I know that not everybody likes documentaries. In particular, not everybody likes four-hour long documentaries spanning two DVDs. And yet, for those people interested in history, I would highly recommend The Sorrow and the Pity (Le Chagrin et la Pitie). This sprawling work (it’s worth noting that even though it’s on two discs, Netflix considers both discs to be one film and sends them both simultaneously) paints a highly informative, moving portrait of life in occupied France during WWII. No doubt about it, the film is long. sorrow2.jpgFurthermore, to somebody like myself who doesn’t know much about the history of occupied France, there were some portions describing incidents I had never heard of where I found myself quite lost (this was particularly true of the first disc). Yet, these are the only possible shortcomings I can think of. Filmmaker Marcel Ophuls masterfully interweaves archival footage with retrospective interviews to create a historic piece that truly brings the past to life. The resulting, complex tapestry of viewpoints (Ophuls interviews former aristocrats, working people, German soldiers, French Resistance fighters, pro-German French citizens, policymakers, you name it) is as revealing as it is comprehensive.

My first reaction to the film was mainly just surprise. When I think of France during WWII, I typically think of the Resistance fighters – brave, daring patriots like those so often portrayed in 40s era films like Casablanca. The reality, however, was of course quite a bit more complex, as the documentary shows that there was actually a fair amount of pro-German sentiment (along with its accompanying anti-Semitism) in France during the War, particularly during the early years. France was actually the only occupied country that participated in a cooperative program with Germany, sending commuting workers over the border in work-programs, passing cooperative laws, etc. Even as the War progressed and the Resistance movement picked up, there were still many people in France who were either apathetic or even welcoming to the German occupation, including many people who turned in known Resistance fighters. Despite the fact that this was not an uncommon reaction, there nonetheless was a widespread, violent backlash by the French against suspected German sympathizers once the War was over. In fact, it is stories describing this backlash of French against their own countrymen (rather than those tales describing the earlier acts of occupying German soldiers) that are the most ghastly in the film.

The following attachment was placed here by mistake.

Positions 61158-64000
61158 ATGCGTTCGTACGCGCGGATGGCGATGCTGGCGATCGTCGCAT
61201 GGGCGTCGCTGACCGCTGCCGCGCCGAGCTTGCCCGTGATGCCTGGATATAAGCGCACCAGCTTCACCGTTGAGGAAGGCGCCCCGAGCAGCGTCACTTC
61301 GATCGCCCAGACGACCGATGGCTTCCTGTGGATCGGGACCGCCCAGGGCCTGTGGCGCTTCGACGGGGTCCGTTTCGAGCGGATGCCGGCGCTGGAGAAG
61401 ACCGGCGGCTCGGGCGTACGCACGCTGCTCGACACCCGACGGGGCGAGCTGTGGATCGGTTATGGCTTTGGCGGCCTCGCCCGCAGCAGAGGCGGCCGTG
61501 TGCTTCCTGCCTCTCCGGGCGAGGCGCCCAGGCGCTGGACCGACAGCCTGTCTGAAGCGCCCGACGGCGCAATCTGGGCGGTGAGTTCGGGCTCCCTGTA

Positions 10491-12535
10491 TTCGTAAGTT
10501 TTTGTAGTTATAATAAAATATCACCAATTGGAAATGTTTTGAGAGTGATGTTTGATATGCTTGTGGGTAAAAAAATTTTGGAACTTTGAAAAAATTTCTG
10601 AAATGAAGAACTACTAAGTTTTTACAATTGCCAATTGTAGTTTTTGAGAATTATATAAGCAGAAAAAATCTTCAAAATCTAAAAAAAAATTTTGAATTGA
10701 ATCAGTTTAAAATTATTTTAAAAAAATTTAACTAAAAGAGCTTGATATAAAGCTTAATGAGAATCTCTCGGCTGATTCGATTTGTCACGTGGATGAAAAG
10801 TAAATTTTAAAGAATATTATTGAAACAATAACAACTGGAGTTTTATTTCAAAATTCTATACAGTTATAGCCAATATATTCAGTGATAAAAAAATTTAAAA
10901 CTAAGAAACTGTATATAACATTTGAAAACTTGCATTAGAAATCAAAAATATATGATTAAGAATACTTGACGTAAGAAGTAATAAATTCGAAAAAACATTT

In all the hours of interviews, it’s interesting that those being interviewed some 25 years or so after the fact by and large seem rather calm and detached from the events they are remembering. And yet, ironically, it’s this detachment that gives the documentarysorrow.jpg its emotional punch. After hearing these level-headed people so calmly describing such horrific events from their past, it slowly sinks in that so many lives were affected by a war waged not by people, so much, as ideologies. Hearing first-hand accounts of everyday people getting swept up in ideological fervor – movements that they would later regret participating in – is sobering. It’s the main strength of The Sorrow and the Pity. It makes one realize that so many people were caught up in something much bigger than themselves. And, in turn, the film simultaneously makes these much-bigger ideologies suddenly appear not so big and important at all, once one compares them to all the lives that were turned upside down and wasted as a result.

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